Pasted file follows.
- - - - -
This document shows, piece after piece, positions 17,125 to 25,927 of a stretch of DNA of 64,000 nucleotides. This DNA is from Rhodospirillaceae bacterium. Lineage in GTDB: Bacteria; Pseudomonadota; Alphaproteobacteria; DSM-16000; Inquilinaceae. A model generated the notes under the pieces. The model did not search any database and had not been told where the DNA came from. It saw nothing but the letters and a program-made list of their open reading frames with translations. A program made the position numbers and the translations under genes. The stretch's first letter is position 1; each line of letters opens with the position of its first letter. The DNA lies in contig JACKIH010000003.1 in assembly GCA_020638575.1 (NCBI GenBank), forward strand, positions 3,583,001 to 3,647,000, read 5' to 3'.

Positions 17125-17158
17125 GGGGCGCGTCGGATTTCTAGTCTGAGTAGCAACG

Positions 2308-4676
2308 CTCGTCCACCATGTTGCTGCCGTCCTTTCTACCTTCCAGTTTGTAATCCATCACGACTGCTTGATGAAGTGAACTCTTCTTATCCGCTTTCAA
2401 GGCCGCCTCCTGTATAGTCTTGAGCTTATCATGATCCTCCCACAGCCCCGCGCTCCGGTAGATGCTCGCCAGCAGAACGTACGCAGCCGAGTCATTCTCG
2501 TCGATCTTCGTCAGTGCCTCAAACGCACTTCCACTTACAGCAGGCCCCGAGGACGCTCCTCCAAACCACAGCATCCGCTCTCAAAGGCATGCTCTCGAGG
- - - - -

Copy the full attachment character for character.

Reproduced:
This document shows, piece after piece, positions 17,125 to 25,927 of a stretch of DNA of 64,000 nucleotides. This DNA is from Rhodospirillaceae bacterium. Lineage in GTDB: Bacteria; Pseudomonadota; Alphaproteobacteria; DSM-16000; Inquilinaceae. A model generated the notes under the pieces. The model did not search any database and had not been told where the DNA came from. It saw nothing but the letters and a program-made list of their open reading frames with translations. A program made the position numbers and the translations under genes. The stretch's first letter is position 1; each line of letters opens with the position of its first letter. The DNA lies in contig JACKIH010000003.1 in assembly GCA_020638575.1 (NCBI GenBank), forward strand, positions 3,583,001 to 3,647,000, read 5' to 3'.

Positions 17125-17158
17125 GGGGCGCGTCGGATTTCTAGTCTGAGTAGCAACG

Positions 2308-4676
2308 CTCGTCCACCATGTTGCTGCCGTCCTTTCTACCTTCCAGTTTGTAATCCATCACGACTGCTTGATGAAGTGAACTCTTCTTATCCGCTTTCAA
2401 GGCCGCCTCCTGTATAGTCTTGAGCTTATCATGATCCTCCCACAGCCCCGCGCTCCGGTAGATGCTCGCCAGCAGAACGTACGCAGCCGAGTCATTCTCG
2501 TCGATCTTCGTCAGTGCCTCAAACGCACTTCCACTTACAGCAGGCCCCGAGGACGCTCCTCCAAACCACAGCATCCGCTCTCAAAGGCATGCTCTCGAGG